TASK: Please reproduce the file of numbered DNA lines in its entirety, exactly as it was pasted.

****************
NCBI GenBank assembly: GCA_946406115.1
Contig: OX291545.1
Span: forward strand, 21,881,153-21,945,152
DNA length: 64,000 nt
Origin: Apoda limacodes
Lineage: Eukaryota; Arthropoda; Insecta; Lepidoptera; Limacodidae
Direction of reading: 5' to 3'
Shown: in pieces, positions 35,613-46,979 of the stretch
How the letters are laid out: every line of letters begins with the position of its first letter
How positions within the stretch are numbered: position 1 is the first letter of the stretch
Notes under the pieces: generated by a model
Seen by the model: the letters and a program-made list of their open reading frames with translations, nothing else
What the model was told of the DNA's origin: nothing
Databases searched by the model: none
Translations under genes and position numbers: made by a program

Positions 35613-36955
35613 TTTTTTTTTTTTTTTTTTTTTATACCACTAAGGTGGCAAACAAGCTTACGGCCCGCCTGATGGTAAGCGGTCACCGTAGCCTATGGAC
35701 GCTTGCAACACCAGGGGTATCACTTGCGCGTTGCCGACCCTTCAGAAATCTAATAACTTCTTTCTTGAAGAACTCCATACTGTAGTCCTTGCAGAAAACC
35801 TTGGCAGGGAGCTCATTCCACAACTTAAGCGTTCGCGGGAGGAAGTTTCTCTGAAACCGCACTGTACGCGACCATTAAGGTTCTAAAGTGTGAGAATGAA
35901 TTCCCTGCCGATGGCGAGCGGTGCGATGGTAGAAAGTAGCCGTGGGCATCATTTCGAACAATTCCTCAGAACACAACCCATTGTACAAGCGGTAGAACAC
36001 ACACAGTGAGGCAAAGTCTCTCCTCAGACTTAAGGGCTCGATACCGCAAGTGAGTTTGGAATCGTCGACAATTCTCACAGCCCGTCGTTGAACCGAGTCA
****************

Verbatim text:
NCBI GenBank assembly: GCA_946406115.1
Contig: OX291545.1
Span: forward strand, 21,881,153-21,945,152
DNA length: 64,000 nt
Origin: Apoda limacodes
Lineage: Eukaryota; Arthropoda; Insecta; Lepidoptera; Limacodidae
Direction of reading: 5' to 3'
Shown: in pieces, positions 35,613-46,979 of the stretch
How the letters are laid out: every line of letters begins with the position of its first letter
How positions within the stretch are numbered: position 1 is the first letter of the stretch
Notes under the pieces: generated by a model
Seen by the model: the letters and a program-made list of their open reading frames with translations, nothing else
What the model was told of the DNA's origin: nothing
Databases searched by the model: none
Translations under genes and position numbers: made by a program

Positions 35613-36955
35613 TTTTTTTTTTTTTTTTTTTTTATACCACTAAGGTGGCAAACAAGCTTACGGCCCGCCTGATGGTAAGCGGTCACCGTAGCCTATGGAC
35701 GCTTGCAACACCAGGGGTATCACTTGCGCGTTGCCGACCCTTCAGAAATCTAATAACTTCTTTCTTGAAGAACTCCATACTGTAGTCCTTGCAGAAAACC
35801 TTGGCAGGGAGCTCATTCCACAACTTAAGCGTTCGCGGGAGGAAGTTTCTCTGAAACCGCACTGTACGCGACCATTAAGGTTCTAAAGTGTGAGAATGAA
35901 TTCCCTGCCGATGGCGAGCGGTGCGATGGTAGAAAGTAGCCGTGGGCATCATTTCGAACAATTCCTCAGAACACAACCCATTGTACAAGCGGTAGAACAC
36001 ACACAGTGAGGCAAAGTCTCTCCTCAGACTTAAGGGCTCGATACCGCAAGTGAGTTTGGAATCGTCGACAATTCTCACAGCCCGTCGTTGAACCGAGTCA